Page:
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A short stay in Enniscrone in 1947

Traveller writer John Woods visited Ireland in 1947 and wrote a travel guide with insightful observations which provide a vivid social history account of 1940s post war Ireland. I first read the book when I was researching for an assignment for my diploma in heritage and folklore and wrote an assignment on visitors travel accounts of Sligo. Here is an excerpt from his book ‘With Rucksack Round Ireland’, we join the writer as he arrives in County Sligo. 

I intended to stay a night in Ballina, but its Horse Show was on, and I could find no accommodation. I did get a plain tea that belied its name by having several varieties of bread and pastries – a most unusual experience – and then crossed the Moy, with Enniscrone on the Sligo side of Killala Bay as my goal for the night.

Enniscrone is a bathing resort with a splendid expanse of sand backed by low cliffs and dunes, and for the last couple of the eight miles thereto I was conveyed in a car by a gentleman who proved to be a merchant of Ballina out for an evening run with his English wife.

The fact that he mentioned his telephone number reminds me that in the telephone directory of Eire there are more subscribers with his surname than any other, though it is not one that English people would guess as to the commonest. Mr M. foresaw difficulty for me, and instead of driving away as soon as I had got out to ask at a hotel, he waited for me and took me on to half a dozen other places. At last, I was successful at the boarding house of Mrs Tuohy, and only just in time, for a few minutes later a lady tried to book a room there for a priest, but I had got the only vacancy. Mr M. would not leave me until he had taken me to the corner grocery and bought me a bottle of stout, though he would not have one in return.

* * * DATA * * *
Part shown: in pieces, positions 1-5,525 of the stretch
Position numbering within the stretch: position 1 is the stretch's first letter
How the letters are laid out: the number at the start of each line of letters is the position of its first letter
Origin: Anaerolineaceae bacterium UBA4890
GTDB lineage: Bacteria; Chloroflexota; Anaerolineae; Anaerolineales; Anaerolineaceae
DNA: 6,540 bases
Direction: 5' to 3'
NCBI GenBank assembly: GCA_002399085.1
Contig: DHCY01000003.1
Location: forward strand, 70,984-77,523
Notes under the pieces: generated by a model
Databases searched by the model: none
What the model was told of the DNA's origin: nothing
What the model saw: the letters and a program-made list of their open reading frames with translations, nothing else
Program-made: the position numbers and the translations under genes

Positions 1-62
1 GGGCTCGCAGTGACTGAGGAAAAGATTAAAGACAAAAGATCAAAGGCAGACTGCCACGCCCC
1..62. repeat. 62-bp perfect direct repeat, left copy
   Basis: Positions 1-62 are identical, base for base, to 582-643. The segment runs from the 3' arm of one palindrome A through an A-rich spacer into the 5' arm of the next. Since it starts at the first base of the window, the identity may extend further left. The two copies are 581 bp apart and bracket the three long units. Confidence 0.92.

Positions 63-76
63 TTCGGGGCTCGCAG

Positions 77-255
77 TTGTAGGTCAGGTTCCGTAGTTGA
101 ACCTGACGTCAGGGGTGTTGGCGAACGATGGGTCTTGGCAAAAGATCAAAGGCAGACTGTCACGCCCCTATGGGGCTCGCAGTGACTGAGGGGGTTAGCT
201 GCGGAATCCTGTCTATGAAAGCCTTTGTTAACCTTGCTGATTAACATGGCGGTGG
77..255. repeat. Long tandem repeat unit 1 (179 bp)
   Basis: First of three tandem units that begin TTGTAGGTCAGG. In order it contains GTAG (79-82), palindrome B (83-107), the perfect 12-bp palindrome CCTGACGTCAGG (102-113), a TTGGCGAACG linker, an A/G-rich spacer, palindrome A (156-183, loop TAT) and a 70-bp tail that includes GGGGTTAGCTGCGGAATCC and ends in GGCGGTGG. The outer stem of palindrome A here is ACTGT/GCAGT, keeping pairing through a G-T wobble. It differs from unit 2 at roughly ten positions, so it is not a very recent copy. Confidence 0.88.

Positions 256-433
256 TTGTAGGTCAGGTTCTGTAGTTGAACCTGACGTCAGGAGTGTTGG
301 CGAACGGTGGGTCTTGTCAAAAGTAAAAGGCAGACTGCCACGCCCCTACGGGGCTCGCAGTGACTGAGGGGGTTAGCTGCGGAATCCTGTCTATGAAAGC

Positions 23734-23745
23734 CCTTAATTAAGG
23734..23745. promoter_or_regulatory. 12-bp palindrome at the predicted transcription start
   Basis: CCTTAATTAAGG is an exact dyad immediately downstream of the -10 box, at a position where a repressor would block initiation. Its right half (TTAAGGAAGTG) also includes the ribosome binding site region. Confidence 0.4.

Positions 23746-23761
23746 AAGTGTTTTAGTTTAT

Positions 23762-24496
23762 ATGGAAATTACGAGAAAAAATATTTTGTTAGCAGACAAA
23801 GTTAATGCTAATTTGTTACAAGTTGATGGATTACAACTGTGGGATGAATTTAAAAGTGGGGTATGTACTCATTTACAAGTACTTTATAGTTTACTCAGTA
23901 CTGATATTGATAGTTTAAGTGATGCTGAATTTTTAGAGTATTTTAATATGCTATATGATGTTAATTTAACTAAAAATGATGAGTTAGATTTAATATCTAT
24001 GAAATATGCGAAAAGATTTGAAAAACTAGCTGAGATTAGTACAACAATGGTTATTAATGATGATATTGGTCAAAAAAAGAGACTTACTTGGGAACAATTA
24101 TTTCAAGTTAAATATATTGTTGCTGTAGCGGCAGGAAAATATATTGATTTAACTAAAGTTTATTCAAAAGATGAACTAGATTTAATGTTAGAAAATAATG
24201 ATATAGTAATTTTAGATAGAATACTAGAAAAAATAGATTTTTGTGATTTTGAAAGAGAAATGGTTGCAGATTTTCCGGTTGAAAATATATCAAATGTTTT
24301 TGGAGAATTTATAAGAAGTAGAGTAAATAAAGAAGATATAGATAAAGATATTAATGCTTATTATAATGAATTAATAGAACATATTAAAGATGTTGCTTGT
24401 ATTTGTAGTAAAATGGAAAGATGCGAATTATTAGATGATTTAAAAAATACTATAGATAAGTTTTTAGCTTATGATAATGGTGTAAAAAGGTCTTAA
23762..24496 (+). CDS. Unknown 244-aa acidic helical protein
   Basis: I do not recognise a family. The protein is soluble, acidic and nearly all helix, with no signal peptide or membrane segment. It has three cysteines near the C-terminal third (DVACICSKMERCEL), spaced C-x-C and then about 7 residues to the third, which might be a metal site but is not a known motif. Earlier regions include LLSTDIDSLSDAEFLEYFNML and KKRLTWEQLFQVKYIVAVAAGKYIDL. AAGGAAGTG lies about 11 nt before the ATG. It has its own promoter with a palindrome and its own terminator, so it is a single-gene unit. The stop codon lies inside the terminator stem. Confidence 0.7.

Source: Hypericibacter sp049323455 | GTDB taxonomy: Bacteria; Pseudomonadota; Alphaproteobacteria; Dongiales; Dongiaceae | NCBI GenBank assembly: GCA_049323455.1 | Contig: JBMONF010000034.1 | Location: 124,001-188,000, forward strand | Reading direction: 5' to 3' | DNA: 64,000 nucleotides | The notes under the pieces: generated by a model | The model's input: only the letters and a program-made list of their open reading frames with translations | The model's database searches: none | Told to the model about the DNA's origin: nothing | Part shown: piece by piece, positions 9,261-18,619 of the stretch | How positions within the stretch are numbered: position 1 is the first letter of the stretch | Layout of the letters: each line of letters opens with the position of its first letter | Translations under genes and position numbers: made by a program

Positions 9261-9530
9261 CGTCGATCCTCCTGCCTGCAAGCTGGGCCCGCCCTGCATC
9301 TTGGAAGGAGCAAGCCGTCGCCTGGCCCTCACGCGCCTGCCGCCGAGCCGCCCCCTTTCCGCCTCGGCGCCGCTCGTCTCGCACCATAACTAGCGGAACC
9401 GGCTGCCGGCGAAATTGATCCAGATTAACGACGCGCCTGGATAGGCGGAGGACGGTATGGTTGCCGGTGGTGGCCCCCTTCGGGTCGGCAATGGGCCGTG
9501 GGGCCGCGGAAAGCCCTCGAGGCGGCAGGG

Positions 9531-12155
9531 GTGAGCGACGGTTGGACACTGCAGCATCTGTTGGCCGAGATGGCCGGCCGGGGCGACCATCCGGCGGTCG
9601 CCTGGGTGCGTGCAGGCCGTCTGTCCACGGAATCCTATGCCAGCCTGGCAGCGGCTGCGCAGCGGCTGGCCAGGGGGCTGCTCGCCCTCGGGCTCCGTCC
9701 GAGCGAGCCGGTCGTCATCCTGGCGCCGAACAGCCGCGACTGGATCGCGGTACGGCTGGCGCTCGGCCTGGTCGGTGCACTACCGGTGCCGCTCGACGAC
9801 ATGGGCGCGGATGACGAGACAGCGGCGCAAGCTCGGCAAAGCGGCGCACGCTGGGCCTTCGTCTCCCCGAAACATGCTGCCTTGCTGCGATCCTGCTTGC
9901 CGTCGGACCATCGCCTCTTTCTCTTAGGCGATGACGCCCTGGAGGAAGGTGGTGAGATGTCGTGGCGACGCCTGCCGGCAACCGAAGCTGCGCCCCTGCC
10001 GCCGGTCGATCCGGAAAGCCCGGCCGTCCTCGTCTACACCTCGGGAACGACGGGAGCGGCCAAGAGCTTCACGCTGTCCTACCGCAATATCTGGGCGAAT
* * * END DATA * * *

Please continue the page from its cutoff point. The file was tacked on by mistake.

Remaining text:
old advertisement for grocers
Patrick Maughan Grocers and Wine Merchant shop, this is likely the corner shop that John Woods refers to, in his book.

After supper the landlady and her two attractive and accomplished daughters formed an audience in the kitchen whilst I narrated some of my adventures; meantime the husband (an ex-sergeant of the Royal Irish Constabulary) hovered about in the background just like every other husband of a seaside landlady. Maureen and Kathleen were a dewy-eyed pair who inevitably recalled to me MacHeath’s lines from ‘The Beggars’ Opera:

                    How happy could I be with either,

                    Were t’other dear charmer away.

Strangely, I saw one of them in Birmingham before the year was over, wearing the nun-like garb of a convent-school pupil whilst being coached for a university; and shortly afterwards I had a call from her sister. When the Irish have given a higher education to their bright young people they are fated to lose many of them.

After a lazy morning spent wandering barefoot on the sands of Enniscrone I shouldered the burden again and walked by a coast road that was not quite near enough to the sea as far as Dromore. Thence a timely bus took along by the foot of the north-eastern end of the Ox Mountains.


Second hand copies of the book are still available online with many fascinating chapters on other counties around Ireland.

Excerpt first published on on 19 February 2019, republished on on 10 March 2021


Woods, John, With Rucksack Round Ireland (Paul Elek, 1948)

Maughan Advertisement from 1947 Tourist booklet (Blog Authors Own)

Backpacker image: flickr